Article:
Sunday, 25 July 2010

The 2010 Tour de France: Rotterdam to Paris in 22 days of chaos, peril, and stunning sprints

23 days ago, 198 riders filled out in front of fans, officials, press and public to stand shoulder to shoulder with their team mates on the eve of the epic three week 3,642 km race. With 1 prologue, 9 flat stages, 6 high mountain stages with 3 summit finishes, 4 medium mountain stages and 1 Individual Time Trial, the race was set to visit 11 new stage towns and 7 sectors of cobbles making up 13,150km of the total as it travelled from its start in Rotterdam, through the towns and cities of Belgium and into France.

Controversy has always seemed to be part of the Tour in recent history as much the racing itself, and with Lance Armstrong fresh from more Landisgate scandle in the States, this Tour was sure to be no exception. Having said that, it was a Cervelo rider, Xavier Florencio who was the first to go courting a little controversy of his own. Having used a non regulation hemeroid cream he was ejected by his team for breaking internal regulations.

As the rain poured down on the streets of Rotterdam, the Tour's first casualties were Manuel Cardoso of Footon-Serrveto Frank Mathias of BMC. Suffering a broken thumb, various cuts and bruises and a tear in the right thigh, he was forced to abandon his Tour without starting stage 1. He joined Cardoso, the Prologue Lantern-Rouge who had sustained a head injury forcing his withdrawal despite his pleas to his director sportif to be allowed to continue.

Stage 1 saw a rogue dog bring down several riders and saw Adam Hansen of HTC-Columbia out of the Tour with a broken collarbone, the injury that would become a trend in the 2010 edition of the Tour. As a non starter on stage 2 where Mikael Delage suffered nasty cuts to his face and a broken cheekbone forcing him to abandon, Hansen and Delage appeared on the Tour website withdrawal list. The run into Spa for stage 2 saw as many as 70 riders hit the tarmac, with both Schlecks injured Cancellara negotiated a controversial neutralisation and go-slow to protest the stage route that saw many riders injured who would later abandon. Meanwhile, Christian Vande Velde sustained fractures that saw him fail to start stage 3.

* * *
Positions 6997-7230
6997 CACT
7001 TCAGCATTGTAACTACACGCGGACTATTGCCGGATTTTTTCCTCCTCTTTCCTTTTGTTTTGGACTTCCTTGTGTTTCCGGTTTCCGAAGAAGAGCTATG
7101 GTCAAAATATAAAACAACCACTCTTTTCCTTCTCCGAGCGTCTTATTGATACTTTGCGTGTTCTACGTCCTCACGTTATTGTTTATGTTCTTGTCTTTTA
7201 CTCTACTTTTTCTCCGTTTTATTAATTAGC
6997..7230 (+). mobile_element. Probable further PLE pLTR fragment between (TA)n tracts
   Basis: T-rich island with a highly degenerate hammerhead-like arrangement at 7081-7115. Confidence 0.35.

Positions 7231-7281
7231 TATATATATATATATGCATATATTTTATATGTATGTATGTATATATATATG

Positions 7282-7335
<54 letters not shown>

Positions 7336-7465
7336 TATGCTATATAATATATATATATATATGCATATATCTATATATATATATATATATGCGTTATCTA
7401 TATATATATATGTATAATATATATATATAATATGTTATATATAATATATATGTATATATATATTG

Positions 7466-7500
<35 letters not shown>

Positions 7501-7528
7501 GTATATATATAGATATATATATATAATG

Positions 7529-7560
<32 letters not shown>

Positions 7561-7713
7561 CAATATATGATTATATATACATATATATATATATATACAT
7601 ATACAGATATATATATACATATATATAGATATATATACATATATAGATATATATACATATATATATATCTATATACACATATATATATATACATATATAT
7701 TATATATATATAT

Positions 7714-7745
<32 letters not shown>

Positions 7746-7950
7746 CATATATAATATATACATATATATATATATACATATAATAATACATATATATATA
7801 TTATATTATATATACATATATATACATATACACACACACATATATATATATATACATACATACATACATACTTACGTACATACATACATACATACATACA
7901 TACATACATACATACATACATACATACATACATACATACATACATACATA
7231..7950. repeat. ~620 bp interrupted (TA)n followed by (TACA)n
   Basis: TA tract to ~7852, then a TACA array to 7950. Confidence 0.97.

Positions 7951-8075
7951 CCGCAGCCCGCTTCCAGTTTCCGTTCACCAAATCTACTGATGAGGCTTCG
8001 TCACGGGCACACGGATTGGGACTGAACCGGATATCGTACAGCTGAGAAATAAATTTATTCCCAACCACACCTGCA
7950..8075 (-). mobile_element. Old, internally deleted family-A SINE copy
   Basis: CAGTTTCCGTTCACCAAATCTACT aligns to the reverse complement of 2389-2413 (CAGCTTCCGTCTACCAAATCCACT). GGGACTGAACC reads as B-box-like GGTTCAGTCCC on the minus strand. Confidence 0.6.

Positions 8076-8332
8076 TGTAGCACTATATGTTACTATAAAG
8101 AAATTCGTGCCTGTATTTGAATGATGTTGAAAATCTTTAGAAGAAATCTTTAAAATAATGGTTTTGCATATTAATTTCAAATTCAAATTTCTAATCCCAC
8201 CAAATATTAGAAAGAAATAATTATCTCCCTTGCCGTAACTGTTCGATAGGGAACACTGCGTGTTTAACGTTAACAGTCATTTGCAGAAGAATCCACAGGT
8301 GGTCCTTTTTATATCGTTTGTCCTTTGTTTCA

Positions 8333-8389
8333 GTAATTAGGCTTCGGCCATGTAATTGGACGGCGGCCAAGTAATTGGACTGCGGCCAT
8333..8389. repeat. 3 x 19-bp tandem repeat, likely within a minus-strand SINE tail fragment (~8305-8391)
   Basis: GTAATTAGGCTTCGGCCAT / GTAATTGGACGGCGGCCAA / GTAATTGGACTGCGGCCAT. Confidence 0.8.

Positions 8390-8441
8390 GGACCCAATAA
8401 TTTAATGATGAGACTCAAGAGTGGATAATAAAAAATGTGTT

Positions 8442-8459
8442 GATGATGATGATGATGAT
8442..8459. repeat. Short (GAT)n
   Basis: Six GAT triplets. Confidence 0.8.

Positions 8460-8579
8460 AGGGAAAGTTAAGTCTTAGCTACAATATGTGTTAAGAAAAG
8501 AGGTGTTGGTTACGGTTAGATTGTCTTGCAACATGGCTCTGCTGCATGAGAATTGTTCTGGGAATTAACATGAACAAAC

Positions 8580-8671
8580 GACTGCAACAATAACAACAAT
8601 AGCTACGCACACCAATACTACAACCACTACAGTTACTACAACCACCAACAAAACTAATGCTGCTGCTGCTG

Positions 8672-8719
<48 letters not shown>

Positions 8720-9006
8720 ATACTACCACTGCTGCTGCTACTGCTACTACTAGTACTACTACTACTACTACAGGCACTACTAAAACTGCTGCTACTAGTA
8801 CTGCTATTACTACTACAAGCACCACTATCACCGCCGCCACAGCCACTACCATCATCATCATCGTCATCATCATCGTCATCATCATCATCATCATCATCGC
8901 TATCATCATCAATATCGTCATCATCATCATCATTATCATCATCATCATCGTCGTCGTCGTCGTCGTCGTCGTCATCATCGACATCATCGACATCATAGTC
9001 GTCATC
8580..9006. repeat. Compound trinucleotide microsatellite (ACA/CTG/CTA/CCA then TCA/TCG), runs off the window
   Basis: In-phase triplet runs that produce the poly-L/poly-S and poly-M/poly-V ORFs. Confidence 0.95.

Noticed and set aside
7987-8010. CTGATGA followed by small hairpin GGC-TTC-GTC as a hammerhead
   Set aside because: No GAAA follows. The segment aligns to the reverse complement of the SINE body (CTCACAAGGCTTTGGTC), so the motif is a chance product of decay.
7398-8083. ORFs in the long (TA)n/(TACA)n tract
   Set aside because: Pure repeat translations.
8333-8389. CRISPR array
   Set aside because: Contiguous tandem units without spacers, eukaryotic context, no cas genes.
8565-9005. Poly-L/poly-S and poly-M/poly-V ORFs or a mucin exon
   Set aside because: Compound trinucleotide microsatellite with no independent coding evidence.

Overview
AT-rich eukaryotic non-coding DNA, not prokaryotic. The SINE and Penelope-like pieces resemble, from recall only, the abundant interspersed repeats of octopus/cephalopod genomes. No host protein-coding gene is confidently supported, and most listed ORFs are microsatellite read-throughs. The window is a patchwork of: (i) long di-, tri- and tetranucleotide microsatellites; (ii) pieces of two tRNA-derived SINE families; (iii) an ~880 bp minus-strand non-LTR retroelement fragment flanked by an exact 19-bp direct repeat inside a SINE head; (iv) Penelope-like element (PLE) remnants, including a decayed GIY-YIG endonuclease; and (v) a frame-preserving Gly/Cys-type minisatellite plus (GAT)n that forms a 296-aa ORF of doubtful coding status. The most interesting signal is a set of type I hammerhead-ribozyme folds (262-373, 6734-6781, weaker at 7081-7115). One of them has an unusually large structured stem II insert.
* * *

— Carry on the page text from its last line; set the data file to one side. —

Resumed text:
Overnight, the fever that would sweep across the peloton started, causing Niki Terpstra to add his name to the list as a non starter for stage 3. While the peloton suffered the Hell of the North that the pave of the Paris-Roubaix presented them with, Frank Schleck hit the ground once more sustaining fractures to his ribs and collar bone. His injuries requiring surgery, it was clear from the length of time he lay motionless on the ground that his Tour was over. David Le Lay also sustained injuries to his collar bone forcing him to abandon along with him.

Amets Txurruka was the next rider to suffer a collar bone fracture. Hitting the deck on stage 4 as the race headed into Reims, he was forced to abandon without starting stage 5. Suffering since his fall on stage 2, Juan Jose Oroz called it a day, without starting stage 7. Meanwhile Stijn Vandenbergn earned the distinction of being the only rider for the 2010 edition to fail to come in within the time-limit.

Stage 8 and the Col de la Ramaz saw several riders crack under the pressure in the heatwave that the peloton had endured. With the Col de la Madeleine ahead of them, Fabio Felline, Simon Gerrans, Roger Kluge and Vladimir Karpets failed to start stage 9. Karpets and Gerrans had earlier sustained fractures to his arms. The youngest rider to start the race, Fabio Felline aged just 20 years old, was forced to pull out due to contusions suffered in previous stages. Despite starting the stage, Markus Eibegger was forced to abandon the stage shortly after the stage left the depart town.